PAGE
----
The idea for the clock stemmed from the quantum principle that particles also behave as waves, and vice versa. In particular, Müller and his colleagues wanted to determine how frequently the wave form of a single atom oscillates, a quantity that in quantum mechanics is inherently linked to the atom’s mass. Then the researchers could use those oscillations like swings of a pendulum to create a clock,according to Science News Magazine.

The snag in Müller’s plan was that it’s impossible to directly measure the oscillation frequency of waves of matter. The frequency of these waves is about 1025 hertz, 10 orders of magnitude higher than that of visible light waves. So Müller and his colleagues came up with an apparatus that creates two sets of waves — one based on a cesium atom at rest and another on the atom in motion. The researchers measured the frequency difference between the waves and then used that number, a manageable 100,000 hertz or so, to calculate the much larger oscillation frequency of cesium at rest.

With this approach, Müller was able to use the wave frequency of the cesium atom to create a clock that would gain or lose a second after eight years. That’s better than a wristwatch but about a hundred millionth as precise as today’s best atomic clocks, which count the frequency of light emissions from an atom as its electrons release small bursts of energy.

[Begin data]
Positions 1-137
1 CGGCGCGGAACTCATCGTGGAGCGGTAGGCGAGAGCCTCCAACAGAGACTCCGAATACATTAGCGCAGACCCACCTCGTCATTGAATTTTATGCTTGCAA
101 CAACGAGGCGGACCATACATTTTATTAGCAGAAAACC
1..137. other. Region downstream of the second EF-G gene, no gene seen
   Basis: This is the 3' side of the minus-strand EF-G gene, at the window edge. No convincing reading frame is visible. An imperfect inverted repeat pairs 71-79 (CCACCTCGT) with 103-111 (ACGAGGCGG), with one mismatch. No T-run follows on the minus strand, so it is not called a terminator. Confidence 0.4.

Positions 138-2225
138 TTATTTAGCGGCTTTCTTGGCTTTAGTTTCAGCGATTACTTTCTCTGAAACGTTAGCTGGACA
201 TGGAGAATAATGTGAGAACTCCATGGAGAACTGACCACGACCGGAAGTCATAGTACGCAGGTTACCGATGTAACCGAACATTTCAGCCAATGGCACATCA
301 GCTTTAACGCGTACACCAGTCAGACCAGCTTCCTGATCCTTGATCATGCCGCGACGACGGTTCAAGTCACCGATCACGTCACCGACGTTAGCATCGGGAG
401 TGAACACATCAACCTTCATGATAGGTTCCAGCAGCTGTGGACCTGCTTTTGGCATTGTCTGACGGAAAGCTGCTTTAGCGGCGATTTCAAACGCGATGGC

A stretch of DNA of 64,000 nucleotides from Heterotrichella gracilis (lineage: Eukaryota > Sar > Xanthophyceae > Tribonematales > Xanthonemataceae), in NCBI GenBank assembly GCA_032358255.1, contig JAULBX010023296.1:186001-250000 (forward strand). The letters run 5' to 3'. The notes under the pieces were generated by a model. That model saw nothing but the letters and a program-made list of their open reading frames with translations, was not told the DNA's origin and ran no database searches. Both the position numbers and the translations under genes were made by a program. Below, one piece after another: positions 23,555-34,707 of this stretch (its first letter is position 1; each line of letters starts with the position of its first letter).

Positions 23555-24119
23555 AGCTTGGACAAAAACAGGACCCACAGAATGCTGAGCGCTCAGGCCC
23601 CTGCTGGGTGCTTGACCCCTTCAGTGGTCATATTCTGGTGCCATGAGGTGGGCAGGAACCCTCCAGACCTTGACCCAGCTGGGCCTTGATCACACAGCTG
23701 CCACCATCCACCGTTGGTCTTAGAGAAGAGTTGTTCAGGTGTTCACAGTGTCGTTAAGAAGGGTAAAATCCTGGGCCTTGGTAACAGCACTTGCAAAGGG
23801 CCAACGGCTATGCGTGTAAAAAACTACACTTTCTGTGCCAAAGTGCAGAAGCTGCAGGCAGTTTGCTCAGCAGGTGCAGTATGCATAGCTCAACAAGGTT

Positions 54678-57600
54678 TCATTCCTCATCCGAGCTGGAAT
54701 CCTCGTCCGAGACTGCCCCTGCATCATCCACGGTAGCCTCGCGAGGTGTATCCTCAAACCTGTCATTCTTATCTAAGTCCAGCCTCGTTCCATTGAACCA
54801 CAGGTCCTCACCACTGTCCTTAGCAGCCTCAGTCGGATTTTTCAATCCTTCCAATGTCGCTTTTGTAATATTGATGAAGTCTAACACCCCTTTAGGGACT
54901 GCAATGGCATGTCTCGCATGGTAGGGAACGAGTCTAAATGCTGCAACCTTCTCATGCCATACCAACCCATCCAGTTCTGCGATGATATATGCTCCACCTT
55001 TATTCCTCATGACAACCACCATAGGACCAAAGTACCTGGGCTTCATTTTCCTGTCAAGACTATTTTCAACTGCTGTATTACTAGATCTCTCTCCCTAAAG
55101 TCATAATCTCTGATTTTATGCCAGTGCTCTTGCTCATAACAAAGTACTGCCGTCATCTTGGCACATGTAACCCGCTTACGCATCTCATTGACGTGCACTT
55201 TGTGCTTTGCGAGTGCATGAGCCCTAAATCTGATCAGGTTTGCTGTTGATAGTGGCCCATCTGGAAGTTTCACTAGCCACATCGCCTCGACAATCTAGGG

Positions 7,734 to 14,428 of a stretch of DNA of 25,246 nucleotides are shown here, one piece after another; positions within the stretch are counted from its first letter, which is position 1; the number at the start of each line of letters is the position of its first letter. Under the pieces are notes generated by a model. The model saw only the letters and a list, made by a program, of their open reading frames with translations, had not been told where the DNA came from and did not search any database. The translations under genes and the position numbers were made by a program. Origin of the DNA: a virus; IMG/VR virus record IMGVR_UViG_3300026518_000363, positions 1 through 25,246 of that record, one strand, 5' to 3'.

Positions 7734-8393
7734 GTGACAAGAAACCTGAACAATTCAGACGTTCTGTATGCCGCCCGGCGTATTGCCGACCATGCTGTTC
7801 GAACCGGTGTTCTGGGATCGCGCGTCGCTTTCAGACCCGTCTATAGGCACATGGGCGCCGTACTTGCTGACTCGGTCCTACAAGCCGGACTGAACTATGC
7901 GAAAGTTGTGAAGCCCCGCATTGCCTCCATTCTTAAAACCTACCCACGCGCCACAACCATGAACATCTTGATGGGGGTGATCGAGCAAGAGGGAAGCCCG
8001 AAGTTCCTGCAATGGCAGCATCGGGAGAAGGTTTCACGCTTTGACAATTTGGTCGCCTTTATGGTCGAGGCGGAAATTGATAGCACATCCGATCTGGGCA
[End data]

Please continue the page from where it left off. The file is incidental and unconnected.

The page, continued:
Physicists not involved with Müller’s research are impressed with his clever technique but are skeptical about its potential for precise timekeeping. “I think the paper is slightly oversold,” says Vladan Vuletić, a quantum physicist at MIT.

Other researchers have a more conceptual objection: Because there is nothing at this frequency actually oscillating within the atom, they say it is not a clock at all. “It may be a clock numerically, but it’s not a physical clock,” says Christian Bordé, a physicist at the Paris Observatory. Müller counters that the clock’s simplicity is its greatest trait: He is measuring an intrinsic quantum property of an atom, one that depends only on the atom’s mass.

In fact, this relationship between frequency and mass means Müller’s technique may prove most useful as a scale for measuring mass. Scientists define the kilogram, the base unit of mass, with a lump of metal stored in a French vault — a lump that is likely gaining heft from contamination (SN: 11/20/10, p. 12). The international General Conference on Weights and Measures, led by Bordé, wants to replace this artifact with a kilogram standard based on fundamental physical constants.

Müller says he can do just that by measuring the frequency of matter waves to accurately determine an atom’s mass. Once he finds the mass of one atom, he says, it is straightforward to relate it to the masses of other atoms. He will have a lot of convincing to do, but Müller plans to let the scientific process play out to test his ideas. “This is a concept that physicists never thought about,” he says. “This frequency wasn’t measurable until now."

M.W